In the world of courts, lawyers, and the intricate threads of justice, the concept of fairness often takes center stage. The constitution and legislative endeavors have, over time, aimed to define, enforce, and modify the laws that judges and attorneys are bound by. Yet, the labyrinthine path of justice extends further – encompassing the distinct set of rules that corporations traverse under the watchful eyes of certain states. Enter the Delaware Court of Chancery and the Delaware General Corporation Law (DGCL), an embodiment of equity that veers from the conventional legal realm. Here, the scales of justice tip towards remedies beyond mere financial compensation – think injunctions, writs, and specific performance.
Let it not be misunderstood that equity courts forsake legality; the demarcation between the two has blurred since the Federal Rules of Civil Procedure found a home in the United States in 1938, granting courts shared authority over legal and equitable matters. In this juncture of shifting tides, Delaware emerges as one of the steadfast proponents of separation.
In the heart of Delaware’s jurisprudential tug-of-war lies an enduring saga dating back to 2014, a tale of corporate parting involving the founders of TransPerfect Global. The private translation and legal services juggernaut found itself ensnared in a vortex of equity versus law quandaries. A controversial public auction, decried by some as misguided or even illicit, orchestrated by the Chancery Court, led to the sale of TransPerfect Global. The justification? A chorus claiming shareholder deadlock and impending financial collapse. The subsequent sale, yielding a staggering $770 million, was underpinned by the company’s uninterrupted financial strength, casting shadows over the court’s verdict.
Phil Shawe, founder and now sole proprietor, sought refuge in constitutional guru Professor Alan Dershowitz’s guidance, alleging an unconstitutional “taking” grounded in the Fifth Amendment. Alas, the Delaware Supreme Court upheld the initial ruling, propelling the sale forward. The narrative unfolds for all eyes to peruse, unabated and unyielding.
In the aftermath of a 2017 public auction, where Shawe steered his ship back into his grasp as CEO, a novel chapter of litigation unfolded. The battleground? Delaware, where the embittered cries of Shawe and his company resonated against a system seemingly tailored by insiders to nourish Delaware’s incorporation ecosystem.
The victory exacted not only hundreds of millions for Shawe’s purchase, a foreseen sacrifice, but an additional $125 million in legal fees and disbursements. Yet, beyond pecuniary losses, Shawe alleges gouging by law firms and complicity by the former Chancellor of Delaware’s Chancery Court, who purportedly rubber-stamped extravagant fee requests, notably by the legal behemoth Skadden Arps.
When TransPerfect faced the auctioneer’s gavel, Chancellor Andre Bouchard, later retreating to private practice, anointed Robert Pincus, a Skadden partner, as custodian. Pincus wielded unbridled authority, overseeing the sale with carte blanche powers, cloaked in opaque billing and elusive invoices. Skadden, where Bouchard had previously resided, rendered Shawe and TransPerfect blind to over $15 million in legal fees, compelling payment sight unseen.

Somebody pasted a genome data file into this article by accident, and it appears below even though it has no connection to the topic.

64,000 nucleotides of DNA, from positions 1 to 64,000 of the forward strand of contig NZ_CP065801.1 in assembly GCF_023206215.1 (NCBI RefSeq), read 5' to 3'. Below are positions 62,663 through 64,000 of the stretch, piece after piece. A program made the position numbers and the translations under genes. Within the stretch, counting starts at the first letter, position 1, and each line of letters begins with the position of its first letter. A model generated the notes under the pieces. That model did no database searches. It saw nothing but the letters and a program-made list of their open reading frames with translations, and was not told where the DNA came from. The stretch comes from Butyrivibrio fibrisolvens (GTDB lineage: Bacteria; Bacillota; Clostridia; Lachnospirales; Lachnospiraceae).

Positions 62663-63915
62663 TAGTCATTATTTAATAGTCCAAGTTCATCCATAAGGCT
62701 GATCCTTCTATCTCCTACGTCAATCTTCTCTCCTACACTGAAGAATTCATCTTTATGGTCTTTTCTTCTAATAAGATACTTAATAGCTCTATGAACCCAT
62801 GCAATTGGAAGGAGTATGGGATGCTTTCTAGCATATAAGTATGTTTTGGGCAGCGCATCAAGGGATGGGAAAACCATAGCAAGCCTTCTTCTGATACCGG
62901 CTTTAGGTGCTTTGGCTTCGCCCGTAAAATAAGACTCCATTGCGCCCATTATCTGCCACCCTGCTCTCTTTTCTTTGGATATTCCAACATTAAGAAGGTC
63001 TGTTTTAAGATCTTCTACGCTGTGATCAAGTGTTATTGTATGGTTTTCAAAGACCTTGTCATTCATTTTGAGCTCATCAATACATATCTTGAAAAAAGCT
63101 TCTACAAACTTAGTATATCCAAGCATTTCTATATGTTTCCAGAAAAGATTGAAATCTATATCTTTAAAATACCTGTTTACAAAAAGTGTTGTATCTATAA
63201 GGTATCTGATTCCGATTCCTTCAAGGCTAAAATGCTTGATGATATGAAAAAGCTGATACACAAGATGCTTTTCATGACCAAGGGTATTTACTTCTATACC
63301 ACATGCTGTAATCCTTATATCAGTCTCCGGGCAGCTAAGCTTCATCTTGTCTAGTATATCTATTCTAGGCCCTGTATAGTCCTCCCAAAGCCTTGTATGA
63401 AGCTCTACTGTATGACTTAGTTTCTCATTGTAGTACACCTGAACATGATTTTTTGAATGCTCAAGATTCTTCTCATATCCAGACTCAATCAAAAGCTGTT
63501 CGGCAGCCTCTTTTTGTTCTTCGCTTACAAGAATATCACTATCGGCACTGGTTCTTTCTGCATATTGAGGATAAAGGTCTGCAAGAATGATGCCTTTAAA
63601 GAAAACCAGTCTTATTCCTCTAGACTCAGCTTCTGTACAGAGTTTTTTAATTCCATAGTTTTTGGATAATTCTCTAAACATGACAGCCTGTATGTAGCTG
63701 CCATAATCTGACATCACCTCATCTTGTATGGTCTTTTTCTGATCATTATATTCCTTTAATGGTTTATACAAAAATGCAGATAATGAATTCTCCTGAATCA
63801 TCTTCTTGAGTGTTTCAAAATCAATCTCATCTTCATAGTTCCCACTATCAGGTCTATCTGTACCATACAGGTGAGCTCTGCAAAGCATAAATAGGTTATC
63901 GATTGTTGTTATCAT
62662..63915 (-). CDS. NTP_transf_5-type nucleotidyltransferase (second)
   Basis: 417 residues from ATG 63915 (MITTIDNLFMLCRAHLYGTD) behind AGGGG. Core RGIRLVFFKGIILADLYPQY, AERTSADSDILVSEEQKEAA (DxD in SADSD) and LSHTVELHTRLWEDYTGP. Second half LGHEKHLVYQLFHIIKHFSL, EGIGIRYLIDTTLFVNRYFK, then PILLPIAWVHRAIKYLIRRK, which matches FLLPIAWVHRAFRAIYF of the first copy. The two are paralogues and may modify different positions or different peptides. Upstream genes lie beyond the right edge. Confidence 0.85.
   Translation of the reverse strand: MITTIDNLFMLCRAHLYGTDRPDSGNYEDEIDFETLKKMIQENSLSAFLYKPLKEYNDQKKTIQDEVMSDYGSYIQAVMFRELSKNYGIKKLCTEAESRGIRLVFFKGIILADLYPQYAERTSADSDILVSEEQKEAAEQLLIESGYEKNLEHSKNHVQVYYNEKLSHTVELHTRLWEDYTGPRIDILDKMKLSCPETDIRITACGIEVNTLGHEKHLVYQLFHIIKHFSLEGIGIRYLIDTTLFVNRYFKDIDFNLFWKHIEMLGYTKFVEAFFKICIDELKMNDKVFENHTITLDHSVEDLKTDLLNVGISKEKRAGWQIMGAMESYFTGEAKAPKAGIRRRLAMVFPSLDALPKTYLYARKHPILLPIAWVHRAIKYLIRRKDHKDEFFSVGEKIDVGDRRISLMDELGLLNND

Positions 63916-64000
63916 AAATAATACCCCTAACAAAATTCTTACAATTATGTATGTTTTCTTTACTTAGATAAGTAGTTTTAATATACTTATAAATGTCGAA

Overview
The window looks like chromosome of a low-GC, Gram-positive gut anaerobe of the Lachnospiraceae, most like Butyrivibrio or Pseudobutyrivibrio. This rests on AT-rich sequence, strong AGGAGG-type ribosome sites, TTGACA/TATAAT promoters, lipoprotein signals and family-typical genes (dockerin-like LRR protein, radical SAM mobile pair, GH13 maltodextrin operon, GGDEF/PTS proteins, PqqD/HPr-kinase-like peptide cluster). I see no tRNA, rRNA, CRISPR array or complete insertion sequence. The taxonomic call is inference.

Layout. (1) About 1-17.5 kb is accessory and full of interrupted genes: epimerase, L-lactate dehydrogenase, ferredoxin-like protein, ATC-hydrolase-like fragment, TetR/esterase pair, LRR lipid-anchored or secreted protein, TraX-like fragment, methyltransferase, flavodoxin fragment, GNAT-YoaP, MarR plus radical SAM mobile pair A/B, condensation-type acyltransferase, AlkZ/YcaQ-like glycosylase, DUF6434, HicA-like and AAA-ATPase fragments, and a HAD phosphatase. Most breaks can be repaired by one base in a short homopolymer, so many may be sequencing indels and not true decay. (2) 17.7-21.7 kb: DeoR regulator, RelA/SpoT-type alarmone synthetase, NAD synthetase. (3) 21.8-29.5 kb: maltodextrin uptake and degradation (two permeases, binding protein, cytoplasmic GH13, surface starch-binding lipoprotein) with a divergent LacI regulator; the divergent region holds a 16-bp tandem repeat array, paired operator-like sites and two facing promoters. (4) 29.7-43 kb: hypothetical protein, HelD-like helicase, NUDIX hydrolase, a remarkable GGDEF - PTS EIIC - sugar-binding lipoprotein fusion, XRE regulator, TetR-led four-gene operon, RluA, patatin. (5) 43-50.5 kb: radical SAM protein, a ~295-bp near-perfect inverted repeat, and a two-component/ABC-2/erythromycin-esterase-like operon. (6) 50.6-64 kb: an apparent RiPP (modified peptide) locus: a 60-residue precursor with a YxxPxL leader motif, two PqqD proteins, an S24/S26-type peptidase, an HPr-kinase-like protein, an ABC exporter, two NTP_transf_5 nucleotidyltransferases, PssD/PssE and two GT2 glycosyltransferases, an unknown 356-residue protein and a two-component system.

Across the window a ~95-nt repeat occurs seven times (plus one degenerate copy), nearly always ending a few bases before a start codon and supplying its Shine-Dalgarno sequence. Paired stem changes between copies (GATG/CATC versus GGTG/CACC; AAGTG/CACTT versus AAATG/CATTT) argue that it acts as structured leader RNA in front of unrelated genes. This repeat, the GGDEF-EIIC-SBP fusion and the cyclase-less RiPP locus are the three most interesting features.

Shrouded in secrecy, Pincus, a friend and former colleague of Bouchard, allegedly billed TransPerfect nearly $50 million under sealed invoices, endorsed and validated by the Chancellor. Amidst the tug-of-war, Shawe managed to pry open the invoice vault, revealing an astonishing $200,000 for an invoice’s very creation – a revelation that even the Chancellor found unprecedented.
As Bouchard’s tenure neared its twilight in April 2021, a parting gift materialized: a $625,000 disallowance of Skadden’s fees. The company’s legal fee expert opined $1.7 million of Skadden’s $3.5 million invoice was unwarranted overbilling. Bouchard urged Skadden’s future transparency, signaling change on the horizon. A federal court’s ruling in April 2021 declared Bouchard’s imposition of “undocumented fees and costs,” further stirring the waters.
A four-year tide has ebbed since the auction’s closure, yet Skadden’s billing umbilical to TransPerfect endures. Shadows cast over Delaware’s legal-business nexus deepen, intensified by whispers surrounding President Joe Biden’s kin and their entanglement in the Chancery’s web.
Shawe’s refrain rings loud: Delaware’s legal and business conduits, its judicial web and barrister fraternity, entwine to perpetuate the cycle of litigation. A parallel emerges – Skadden’s Robert Pincus, appointed special master, piloting the sale of Citgo, faced allegations of fee overreach, raising the question of an unspoken pact between Delaware’s legal players.
Delaware’s intricate dance of justice marches on, a perplexing labyrinth woven with threads of equity and law. In this complex choreography, TransPerfect’s chapter raises more questions than answers, casting a lingering shadow over a company that, despite its Chancery-choreographed turmoil, continues to thrive.
As the years roll by, the company that once faced “hopeless deadlock” in 2015 revels in soaring revenues, recently celebrating its 30th anniversary. Perhaps, as we ponder the past, we must factor in these successes to fully fathom the motives behind the Chancery’s and custodian’s actions. The alchemy of Delaware’s legal stage unfolds a saga that weaves business, law, and justice into an intricate tapestry of equity and enigma.